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My baking class usually runs from 3-4 days only unless i have a client who asks for a longer session "on site" which means i would go over to their commissary/bakery/kitchen and teach them for a minimum of 5 days and up to 10 days.

The hardest part of attending and teaching a short course is that you don't get to teach everything, molding and shaping does not happen in a wink, most of these guys can barely round a dough let alone, shape a baguette and worst, do the braiding like professionals do.

The limited time also means i do not have that much dough to give them, we use dough in real time, what we mix is what we get, i do not use "swap" doughs, i think it is fake and well, even just for the purpose of shaping, the time left for us to do this is still not enough. So each student will get a dough to mold into a baguette, and so on.

I took pictures out of my baking book to show you how to make the simplest braid, i advise students to practice using 3 thick ropes or strings when they get home, or if they have a daughter with long hair, use that!!!!

Okay, so you first start of course with a dough, then one portion should be divided into 3 mini portions. I weigh mine to make even braids, but you can make one slightly larger than the 2 portions to create height at the center.

You have a choice whether to put the braids on a baking loaf pan or leave it freeform and bake them on a greased baking sheet when the braids are done.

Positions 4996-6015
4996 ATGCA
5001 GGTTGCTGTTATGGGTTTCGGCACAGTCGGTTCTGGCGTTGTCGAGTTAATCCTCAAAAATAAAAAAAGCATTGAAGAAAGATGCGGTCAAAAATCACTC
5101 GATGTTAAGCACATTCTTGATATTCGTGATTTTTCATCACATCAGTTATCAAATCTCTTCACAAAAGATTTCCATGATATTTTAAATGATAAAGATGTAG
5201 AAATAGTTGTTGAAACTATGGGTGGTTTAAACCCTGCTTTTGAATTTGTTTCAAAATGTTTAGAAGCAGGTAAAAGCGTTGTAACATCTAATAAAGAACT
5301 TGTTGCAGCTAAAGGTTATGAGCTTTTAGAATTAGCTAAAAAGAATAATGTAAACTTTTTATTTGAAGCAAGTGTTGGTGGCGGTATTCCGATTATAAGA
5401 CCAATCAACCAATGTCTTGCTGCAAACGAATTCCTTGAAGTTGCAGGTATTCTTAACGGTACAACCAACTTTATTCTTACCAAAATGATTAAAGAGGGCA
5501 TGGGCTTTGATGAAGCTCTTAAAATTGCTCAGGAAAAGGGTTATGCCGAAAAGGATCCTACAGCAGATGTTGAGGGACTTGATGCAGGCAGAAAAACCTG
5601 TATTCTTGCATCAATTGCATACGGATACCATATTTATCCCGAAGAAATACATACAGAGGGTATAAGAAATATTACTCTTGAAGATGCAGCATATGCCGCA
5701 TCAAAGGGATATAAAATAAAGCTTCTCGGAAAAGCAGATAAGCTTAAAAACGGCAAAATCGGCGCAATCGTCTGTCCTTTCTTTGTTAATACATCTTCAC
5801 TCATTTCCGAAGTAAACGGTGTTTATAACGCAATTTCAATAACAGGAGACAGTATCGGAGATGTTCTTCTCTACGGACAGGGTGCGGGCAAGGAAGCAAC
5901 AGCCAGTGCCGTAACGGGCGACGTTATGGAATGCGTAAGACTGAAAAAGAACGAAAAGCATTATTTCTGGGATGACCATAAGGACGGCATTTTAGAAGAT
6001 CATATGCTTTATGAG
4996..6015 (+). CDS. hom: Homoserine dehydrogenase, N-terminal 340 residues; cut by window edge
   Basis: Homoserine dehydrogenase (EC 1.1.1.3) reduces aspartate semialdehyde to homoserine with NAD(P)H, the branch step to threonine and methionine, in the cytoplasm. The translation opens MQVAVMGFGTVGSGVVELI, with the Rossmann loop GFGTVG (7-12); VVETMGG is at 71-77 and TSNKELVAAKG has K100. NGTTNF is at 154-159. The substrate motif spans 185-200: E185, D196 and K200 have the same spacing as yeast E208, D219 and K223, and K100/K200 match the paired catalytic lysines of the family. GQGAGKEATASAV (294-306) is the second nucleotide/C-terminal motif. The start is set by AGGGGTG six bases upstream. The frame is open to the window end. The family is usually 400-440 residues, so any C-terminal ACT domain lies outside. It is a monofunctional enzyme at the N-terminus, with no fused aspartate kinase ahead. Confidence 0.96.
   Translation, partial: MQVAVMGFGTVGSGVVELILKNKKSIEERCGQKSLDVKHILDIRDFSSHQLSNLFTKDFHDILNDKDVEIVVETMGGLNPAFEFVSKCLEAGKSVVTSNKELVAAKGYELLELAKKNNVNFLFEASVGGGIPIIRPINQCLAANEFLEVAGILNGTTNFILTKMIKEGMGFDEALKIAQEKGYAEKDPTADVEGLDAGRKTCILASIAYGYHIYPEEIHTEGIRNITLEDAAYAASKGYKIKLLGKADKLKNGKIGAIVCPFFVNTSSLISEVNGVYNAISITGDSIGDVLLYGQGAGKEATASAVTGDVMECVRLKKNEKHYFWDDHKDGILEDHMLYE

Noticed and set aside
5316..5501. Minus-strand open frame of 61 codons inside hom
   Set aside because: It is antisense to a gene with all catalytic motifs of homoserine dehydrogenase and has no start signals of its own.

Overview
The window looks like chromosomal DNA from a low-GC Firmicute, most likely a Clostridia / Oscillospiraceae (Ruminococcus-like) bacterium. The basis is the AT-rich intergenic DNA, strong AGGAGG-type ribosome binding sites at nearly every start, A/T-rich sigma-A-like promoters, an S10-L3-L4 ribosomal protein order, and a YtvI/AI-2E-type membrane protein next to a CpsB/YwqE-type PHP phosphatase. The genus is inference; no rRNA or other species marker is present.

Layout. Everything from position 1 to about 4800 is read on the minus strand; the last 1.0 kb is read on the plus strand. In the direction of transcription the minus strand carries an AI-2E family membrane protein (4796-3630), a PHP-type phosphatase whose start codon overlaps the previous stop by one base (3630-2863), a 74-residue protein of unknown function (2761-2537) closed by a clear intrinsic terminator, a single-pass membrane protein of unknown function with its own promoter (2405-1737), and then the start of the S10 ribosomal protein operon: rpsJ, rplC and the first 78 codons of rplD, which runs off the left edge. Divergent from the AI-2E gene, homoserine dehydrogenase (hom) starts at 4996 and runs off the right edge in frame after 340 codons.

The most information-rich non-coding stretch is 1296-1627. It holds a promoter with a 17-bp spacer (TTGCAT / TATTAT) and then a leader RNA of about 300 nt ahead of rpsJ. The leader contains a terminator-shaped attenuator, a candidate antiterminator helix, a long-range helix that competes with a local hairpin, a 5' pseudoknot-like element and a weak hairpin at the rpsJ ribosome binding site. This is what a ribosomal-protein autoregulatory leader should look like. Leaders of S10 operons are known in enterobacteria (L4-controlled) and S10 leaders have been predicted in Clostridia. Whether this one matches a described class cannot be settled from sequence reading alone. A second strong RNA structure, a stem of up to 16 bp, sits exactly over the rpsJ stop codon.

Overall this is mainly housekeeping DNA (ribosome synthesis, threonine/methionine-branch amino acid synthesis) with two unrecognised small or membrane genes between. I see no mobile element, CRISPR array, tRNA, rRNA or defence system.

I used a raisin loaf dough to demonstrate the braiding, and baked them in a loaf pan.

After rolling the 3 portions, flatten each piece and fold/tuck to create a rope like log, dimension about 2 inches as seen above, but it depends on the size of your loaf. Make sure the ropes are sealed at the edges or they will burst during proofing.

Once the ropes are done, start forming your braid, again, i practiced over 3 pieces of strings before i did this many times, not just once since i have no one to practice this with or is it on, i have 6 nephews and 1 niece and she wears a short bob cut. Besides, hhmmm meeka, i think this lovely girl will never allow me to touch her hair at all.

Seal both edges when finished and tuck it under if you will not use a baking pan.

If you look at baking courses on line, you will see that the shaping and molding is a separate course, this is because shaping alone takes a great deal of skill. I remember apprenticing at an Italian restaurant below our school in Greenhills, (yup, that one!)one time and the staff there were amazed at how i could mold and round large loaves with my very, very small hands... Possible. I am petite so they could not figure out how, me as small as i am could do something only large stocky guys in the kitchen could do. How?

After a sack of flour under my belt, why can't I? Back to the braids....

Proof the panned braids until double or if you like them softer and lighter with large holes, artisan style, almost triple and bake!!!!! ***You can use any of your favorite dough recipes, but NEVER USE A STICKY DOUGH SUCH AS CIABATTA OR BRIOCHE....


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